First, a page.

• Later, India’s energy dependence on the Arab countries also became a factor, as did the sentiments of India’s own Muslim citizens.

India and Palestine

  • The relationship with Palestine was almost an article of faith in Indian foreign policy for over four decades.
  • At the 53rd UN session, India co-sponsored the draft resolution on the right of the Palestinians to self-determination.
  • In the 1967 and 1973 wars, India lashed out at Israel as the aggressor.
  • In the 1970s, India rallied behind the PLO and its leader as the sole and legitimate representative of the Palestinian people.
  • In 1975, India became the first non-Arab country to recognise the PLO as the sole representative of the Palestinian people and invited it to open an office in Delhi.
  • In 1988, when the PLO declared an independent state of Palestine with its capital in East Jerusalem, India granted recognition immediately.

Continuity for the cause

  • India voted in favour of the UN General Assembly resolution in October 2003 against Israel’s construction of a separation wall.
  • It voted for Palestine to become a full member of UNESCO in 2011, and a year later, co-sponsored the UNGA resolution that enabled Palestine to become a “non-member” observer state at the UN without voting rights.
  • India also supported the installation of the Palestinian flag on the UN premises in September 2015.

Changes after 2014

  • For two-and-a-half decades from 1992, the India-Israel relationship continued to grow, mostly through defence deals, and in sectors such as science and technology and agriculture.
  • But India never acknowledged the relationship fully.
  • There were few high-profile visits, and they all took place when the PM Vajpayee was in office.
  • Israel was perceived as an ideal of a “strong state” that deals “firmly” with “terrorists”.
  • It was during NDA-2 that the government under PM Modi decided to take full ownership of the relationship with Israel.

Balancing act

  • Meanwhile, India continues to improve ties with Arab countries, especially Saudi Arabia and the UAE and feels vindicated by the decision of some Arab states to improve ties with Israel.
  • For instance, even as it abstained at UNESCO in December 2017, India voted in favour of a resolution in the UNGA opposing Trump’s recognition of Jerusalem as the Israeli capital.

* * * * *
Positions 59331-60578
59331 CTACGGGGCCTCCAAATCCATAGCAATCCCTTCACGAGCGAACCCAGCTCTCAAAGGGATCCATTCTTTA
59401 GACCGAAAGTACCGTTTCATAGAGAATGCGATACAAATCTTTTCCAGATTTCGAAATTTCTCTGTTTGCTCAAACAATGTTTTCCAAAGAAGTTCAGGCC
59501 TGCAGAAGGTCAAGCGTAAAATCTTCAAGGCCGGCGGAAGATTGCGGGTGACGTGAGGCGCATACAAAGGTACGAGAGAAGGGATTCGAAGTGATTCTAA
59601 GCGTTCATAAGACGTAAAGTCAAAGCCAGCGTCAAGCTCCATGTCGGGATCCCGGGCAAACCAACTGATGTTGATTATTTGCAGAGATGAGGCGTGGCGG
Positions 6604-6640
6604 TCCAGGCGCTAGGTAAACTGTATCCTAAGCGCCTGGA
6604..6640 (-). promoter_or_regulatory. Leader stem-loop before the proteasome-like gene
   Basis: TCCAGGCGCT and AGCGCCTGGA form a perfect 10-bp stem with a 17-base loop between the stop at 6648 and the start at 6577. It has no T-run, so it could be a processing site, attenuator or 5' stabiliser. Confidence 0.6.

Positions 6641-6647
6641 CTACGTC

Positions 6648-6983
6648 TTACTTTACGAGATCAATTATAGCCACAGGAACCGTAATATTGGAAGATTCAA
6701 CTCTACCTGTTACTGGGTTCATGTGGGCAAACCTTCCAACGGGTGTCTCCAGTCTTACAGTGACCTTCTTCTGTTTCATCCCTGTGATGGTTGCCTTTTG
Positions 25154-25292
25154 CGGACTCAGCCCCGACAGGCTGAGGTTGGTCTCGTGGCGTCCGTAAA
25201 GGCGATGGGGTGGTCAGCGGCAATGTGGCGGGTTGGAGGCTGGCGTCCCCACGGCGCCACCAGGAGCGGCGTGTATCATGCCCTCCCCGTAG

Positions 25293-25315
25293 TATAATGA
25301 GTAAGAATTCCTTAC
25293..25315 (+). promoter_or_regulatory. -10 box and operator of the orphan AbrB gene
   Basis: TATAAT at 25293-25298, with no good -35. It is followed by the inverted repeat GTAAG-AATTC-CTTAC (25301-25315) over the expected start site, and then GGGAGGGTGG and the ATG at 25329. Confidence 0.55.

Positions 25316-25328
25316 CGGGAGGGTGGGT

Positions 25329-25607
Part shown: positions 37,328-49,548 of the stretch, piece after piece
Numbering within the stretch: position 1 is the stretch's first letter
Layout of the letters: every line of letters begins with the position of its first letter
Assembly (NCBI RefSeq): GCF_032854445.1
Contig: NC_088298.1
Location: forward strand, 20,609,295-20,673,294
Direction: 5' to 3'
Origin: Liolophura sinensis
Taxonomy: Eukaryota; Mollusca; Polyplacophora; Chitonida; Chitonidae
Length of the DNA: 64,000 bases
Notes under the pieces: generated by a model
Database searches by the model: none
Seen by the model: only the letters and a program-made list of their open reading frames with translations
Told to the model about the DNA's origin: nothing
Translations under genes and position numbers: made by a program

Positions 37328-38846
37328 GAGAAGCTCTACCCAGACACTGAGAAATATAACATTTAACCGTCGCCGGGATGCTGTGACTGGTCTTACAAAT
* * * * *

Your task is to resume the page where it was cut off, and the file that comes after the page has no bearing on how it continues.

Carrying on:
Foreign Policy Watch: India-Middle East

Factors driving India’s growing security footprints in West Asia


From UPSC perspective, the following things are important :

Prelims level : Not much

Mains level : Paper 2- India's growing security footprints in West Asia

The article examines the factors that are leading to a growing footprint of Asian economies in West Asia.

Growing interest of Asian Economies  in West Asia

  • This month, a contingent of the Indian Air Force participated in a multi-nation exercise hosted by the United Arab Emirates (UAE) named Desert Flag (March 3-27).
  • Other than India and the UAE, Bahrain, France, Saudi Arabia, South Korea and the United States are also participating.
  • While joint exercises in West Asia between Arab states and their western counterparts is common, the 2021 edition’s involvement of contingents from India and South Korea.
  • This showcases the growing interests of Asian economies.
  • As net importers of crude oil, these Asian economies rely heavily on the West Asian states for their supplies,
  • And, by association, Asian economies have increased stakes in the safety and security of the region from the perspective of political and economic stability.
  • And more importantly, in the protection of vital sea lanes in areas such as the Strait of Hormuz, the Gulf of Aden and the Red Sea stretching out into the Arabian Sea and the wider Indian Ocean.

Declining U.S. influence

  • In April 2020, Saudi Arabia was India’s top supplier of oil followed by Iraq.
  • For South Korea, in late 2019, it was also Saudi Arabia as the top supplier.
  • The participation of both India and South Korea in these exercises in the Persian Gulf is reflective of these trends and growing concerns in Asian capitals over an eroding U.S. security blanket in the region.

Tension in Iran-U.S. relations

  • Both India and South Korea have found themselves caught in regional tensions as the pressure on Iran to restart the 2015 nuclear agreement (Joint Comprehensive Plan of Action, or JCPOA) increases.
  • Both India and South Korea have faced carbon-copy consequences over the past decade as the West first negotiated with Iran, and later tried to manage the fallout of the JCPOA collapse.

India’s role in protecting it’s energy interests

  • The idea of Asian nations having to band together to protect their energy interests in West Asia is not new.
  • Former Indian diplomats have even suggested an idea equitable to an ‘importers OPEC’ led by Asian states which today have a much larger stake in West Asia’s oil than the West.
  • The Indian Navy has made multiple port calls from the UAE and Kuwait to Iran and Qatar in recent years.
  • In 2020, India had also planned its first bilateral naval exercise with Saudi Arabia.

Consider the question “Examine the factors responsible for India’s growing security footprint in West Asia and how India is achieving its objectives?”